Colonel Doug Gibbons AM
By 1st Platoon Commander:
When some time ago, I was invited by “Ravo” to write the foreword to his book, I gladly accepted. I reckon I knew roughly what might be in the book, it being a day by day diary of a soldier in my Platoon – 5 PLATOON, b Company, 7th Battalion, the Royal Australian Regiment- on its tour of duty in South Vietnam in 1970 -71. Mind you, knowing Ravo, I wondered what else might be in the book!
Sure enough, having now read the manuscript, there are matter I did not know of, or things which went on behind my back! There are also his recollections about incidents that are very different from my own – not only the incidents themselves, but also the reasons for some decisions and actions taken of which Ravo would not have known.
The manuscript was enjoyable reading. (Remember that the diary must be read taking into account the conditions and situations of the time.) It reminded me of some memorable moments, some funny and some absolutely terrifying ones too.
By far my best memories of my time as “the Skipper” or “Boss” are those which made me very proud to be a young officer leading young men – most of them were National Servicemen from all walks of life – who, apart from one notable exception, never shirked and always did their best.
And they did so even when the going was tough, or fighting, or both and when we had to “get mobile”! Ravo has related several incidents which showed their toughness, their desire to achieve and to do it well and the mateship amongst the members of the platoon.
I am reminded of what Field Marshal Lord Wavell said of the Infantryman: “…the Infantryman always bears the brunt. His casualties are heavier, he suffers greater extremes of discomfort and fatigue than the other Arms… the art of the Infantry is less stereotyped and far harder to acquire in modern war than that of any other Arm.”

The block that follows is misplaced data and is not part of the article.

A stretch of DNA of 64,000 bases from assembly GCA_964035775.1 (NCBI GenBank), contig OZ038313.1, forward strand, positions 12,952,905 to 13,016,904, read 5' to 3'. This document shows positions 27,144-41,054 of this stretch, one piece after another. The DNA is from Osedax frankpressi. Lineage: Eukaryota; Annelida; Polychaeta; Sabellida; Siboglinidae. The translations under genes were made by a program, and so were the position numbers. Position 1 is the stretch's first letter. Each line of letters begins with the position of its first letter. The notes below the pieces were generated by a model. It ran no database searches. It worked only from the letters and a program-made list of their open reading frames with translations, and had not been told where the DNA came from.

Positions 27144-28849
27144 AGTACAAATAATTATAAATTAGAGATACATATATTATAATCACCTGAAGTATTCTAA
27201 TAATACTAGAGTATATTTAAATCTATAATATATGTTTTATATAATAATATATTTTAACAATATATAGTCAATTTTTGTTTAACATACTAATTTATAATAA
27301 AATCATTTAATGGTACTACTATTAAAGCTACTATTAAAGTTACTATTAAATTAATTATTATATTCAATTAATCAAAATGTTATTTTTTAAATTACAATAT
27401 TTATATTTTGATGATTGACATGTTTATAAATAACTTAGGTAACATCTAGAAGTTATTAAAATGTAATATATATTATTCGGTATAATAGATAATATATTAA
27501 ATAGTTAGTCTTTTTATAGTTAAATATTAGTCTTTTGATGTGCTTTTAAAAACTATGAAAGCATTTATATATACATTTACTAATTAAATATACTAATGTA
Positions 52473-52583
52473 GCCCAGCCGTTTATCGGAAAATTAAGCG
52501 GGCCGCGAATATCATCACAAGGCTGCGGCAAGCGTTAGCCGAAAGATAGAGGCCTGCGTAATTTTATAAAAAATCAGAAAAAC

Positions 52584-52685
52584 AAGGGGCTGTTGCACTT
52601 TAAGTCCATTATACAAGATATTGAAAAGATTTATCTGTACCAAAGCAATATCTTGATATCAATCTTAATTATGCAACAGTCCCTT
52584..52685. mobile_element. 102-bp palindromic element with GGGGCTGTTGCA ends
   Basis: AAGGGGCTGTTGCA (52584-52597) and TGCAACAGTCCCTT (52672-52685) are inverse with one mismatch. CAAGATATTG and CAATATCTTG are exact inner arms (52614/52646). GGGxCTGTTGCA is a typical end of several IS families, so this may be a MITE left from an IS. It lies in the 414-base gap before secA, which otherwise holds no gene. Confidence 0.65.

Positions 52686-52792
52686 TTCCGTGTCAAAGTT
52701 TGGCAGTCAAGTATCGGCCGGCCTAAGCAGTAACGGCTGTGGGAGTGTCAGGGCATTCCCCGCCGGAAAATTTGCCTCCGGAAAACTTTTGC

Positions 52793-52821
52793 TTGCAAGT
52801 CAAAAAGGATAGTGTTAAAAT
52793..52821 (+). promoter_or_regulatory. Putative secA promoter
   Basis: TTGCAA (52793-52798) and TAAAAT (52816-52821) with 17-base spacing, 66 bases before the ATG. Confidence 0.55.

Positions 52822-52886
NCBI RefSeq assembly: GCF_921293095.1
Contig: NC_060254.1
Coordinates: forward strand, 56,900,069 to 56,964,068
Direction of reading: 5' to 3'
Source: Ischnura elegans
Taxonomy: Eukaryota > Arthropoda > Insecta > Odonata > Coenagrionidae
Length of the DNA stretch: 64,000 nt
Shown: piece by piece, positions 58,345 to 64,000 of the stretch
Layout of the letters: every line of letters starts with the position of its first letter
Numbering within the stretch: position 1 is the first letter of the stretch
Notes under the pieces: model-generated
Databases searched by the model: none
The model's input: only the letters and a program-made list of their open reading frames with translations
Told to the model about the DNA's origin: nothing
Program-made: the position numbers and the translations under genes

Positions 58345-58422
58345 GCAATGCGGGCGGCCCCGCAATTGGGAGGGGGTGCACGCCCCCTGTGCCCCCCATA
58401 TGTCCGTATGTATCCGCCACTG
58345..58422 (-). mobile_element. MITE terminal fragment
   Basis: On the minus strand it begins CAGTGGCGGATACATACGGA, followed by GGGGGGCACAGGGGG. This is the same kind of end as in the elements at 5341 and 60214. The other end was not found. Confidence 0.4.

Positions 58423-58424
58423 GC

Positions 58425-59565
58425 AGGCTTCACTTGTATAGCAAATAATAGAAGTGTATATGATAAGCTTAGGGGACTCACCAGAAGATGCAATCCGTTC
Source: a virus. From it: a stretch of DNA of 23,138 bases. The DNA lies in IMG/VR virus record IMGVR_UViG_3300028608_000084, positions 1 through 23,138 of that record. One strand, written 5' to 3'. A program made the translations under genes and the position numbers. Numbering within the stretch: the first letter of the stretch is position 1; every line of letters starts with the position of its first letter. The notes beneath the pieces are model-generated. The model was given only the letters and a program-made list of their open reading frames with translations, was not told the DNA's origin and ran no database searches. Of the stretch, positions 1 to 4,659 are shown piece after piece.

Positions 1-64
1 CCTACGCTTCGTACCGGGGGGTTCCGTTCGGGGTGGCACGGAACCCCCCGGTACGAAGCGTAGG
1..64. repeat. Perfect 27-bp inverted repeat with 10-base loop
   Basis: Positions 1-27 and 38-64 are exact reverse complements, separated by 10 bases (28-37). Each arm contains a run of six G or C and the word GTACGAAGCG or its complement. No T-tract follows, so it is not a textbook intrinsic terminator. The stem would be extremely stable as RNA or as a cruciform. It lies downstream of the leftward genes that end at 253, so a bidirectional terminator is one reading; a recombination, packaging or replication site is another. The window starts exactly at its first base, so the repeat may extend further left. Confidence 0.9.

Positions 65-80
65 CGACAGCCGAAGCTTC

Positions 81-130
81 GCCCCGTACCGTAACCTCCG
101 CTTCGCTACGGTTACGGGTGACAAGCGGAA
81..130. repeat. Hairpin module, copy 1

We in C/S 22 agree with him!
In recent years I have kept in touch with many of the platoon members – via reunions, chance meetings and Christmas cards. I have also met families, generally being introduced as “This is Gibbo- remember me telling you about him… he was my Boss in Vietnam”. Most of these meetings were a humbling experience for me.
This book is different. It is one that many will be able to relate to very easily, especially any infantryman who served in South Vietnam.
Brigadier Mike O’Brien CSC
2nd Platoon Commander:
Five Platoon B Company 7 RAR was like all of the Infantry Platoons that fought in Vietnam.
It was an equal and almost indistinguishable mix of Regular and National Serviceman. Its soldiers were well-trained (in 7 RAR we considered we were the best-trained of all soldiers), well-motivated, young and fir. We had several very experienced soldiers that bought with them the knowledge of other small wars. There were people of all types.
They were all dedicated to the Battalion and few, if any, questioned Australian’s involvement in the war. And yet the platoon, while the same as those others, had its uniqueness. It had a personality, as each Australian platoon has. 5 Platoon was particularly good at the sorts of soldiering that were most demanding. It had a particularly well-honed skill in ambushing, a capability to move long distance noiselessly, and a determination to get the job done. It was a very close-knit group of soldiers. It was a privilege to be associated with them.
Bruce Ravenscroft’s diary is a valuable addition to the documents about the war from an Australian perspective. He tells the story directly from the “sharp” end where the scout always was. Bruce’s account makes a very important fact very clear; the average Infantryman’s war is, for the most of the time, repetitive and tedious, but few moments of action are so compressed that they will always remain etched in his memory. War is mainly inaction, punctuated by occasional feverish burst of contact with enemy.
Melbourne, March 1997
Brigadier O’Brien is still serving in the Australian Regular Army.
Mike O’Brien retired as a Major General.
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